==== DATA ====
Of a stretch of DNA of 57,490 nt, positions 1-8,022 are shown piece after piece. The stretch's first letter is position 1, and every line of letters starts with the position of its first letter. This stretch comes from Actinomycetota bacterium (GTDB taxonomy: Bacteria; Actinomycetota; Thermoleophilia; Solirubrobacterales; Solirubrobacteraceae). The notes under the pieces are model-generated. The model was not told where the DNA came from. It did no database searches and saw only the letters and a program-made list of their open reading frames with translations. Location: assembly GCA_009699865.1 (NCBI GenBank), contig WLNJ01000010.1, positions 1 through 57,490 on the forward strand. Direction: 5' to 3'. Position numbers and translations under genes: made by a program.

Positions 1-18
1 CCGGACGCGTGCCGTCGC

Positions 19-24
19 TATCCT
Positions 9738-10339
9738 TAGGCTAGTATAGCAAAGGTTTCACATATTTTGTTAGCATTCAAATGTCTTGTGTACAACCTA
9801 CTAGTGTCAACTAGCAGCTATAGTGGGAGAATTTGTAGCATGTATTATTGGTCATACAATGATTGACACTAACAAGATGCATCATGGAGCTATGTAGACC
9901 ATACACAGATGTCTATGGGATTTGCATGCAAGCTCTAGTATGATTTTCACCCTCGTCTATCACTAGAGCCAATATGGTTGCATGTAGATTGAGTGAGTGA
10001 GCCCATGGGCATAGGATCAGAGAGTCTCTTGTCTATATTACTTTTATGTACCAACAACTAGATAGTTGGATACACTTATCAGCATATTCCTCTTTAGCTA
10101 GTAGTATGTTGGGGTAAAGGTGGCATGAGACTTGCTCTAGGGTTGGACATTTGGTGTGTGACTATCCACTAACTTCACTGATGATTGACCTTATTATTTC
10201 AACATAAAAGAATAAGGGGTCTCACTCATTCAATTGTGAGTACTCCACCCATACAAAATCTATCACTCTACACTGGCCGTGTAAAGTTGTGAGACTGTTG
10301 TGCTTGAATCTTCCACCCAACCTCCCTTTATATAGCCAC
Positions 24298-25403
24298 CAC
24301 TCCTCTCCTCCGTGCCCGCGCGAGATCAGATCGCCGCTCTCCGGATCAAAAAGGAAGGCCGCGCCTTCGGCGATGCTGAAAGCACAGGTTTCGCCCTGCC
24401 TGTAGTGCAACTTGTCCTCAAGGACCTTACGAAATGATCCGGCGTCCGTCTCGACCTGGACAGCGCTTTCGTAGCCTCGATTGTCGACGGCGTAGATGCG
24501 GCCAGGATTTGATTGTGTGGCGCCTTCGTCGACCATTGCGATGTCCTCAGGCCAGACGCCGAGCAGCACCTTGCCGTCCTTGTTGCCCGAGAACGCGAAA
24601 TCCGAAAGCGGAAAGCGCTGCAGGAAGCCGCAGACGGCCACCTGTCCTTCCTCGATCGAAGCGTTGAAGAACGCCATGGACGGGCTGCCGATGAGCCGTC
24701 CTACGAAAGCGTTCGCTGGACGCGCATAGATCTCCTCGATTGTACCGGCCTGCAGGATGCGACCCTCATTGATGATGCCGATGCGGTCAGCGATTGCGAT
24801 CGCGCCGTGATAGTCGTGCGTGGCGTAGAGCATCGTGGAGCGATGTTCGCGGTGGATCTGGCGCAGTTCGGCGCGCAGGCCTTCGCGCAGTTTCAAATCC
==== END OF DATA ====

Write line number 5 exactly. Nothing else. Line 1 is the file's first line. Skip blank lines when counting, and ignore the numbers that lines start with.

19 TATCCT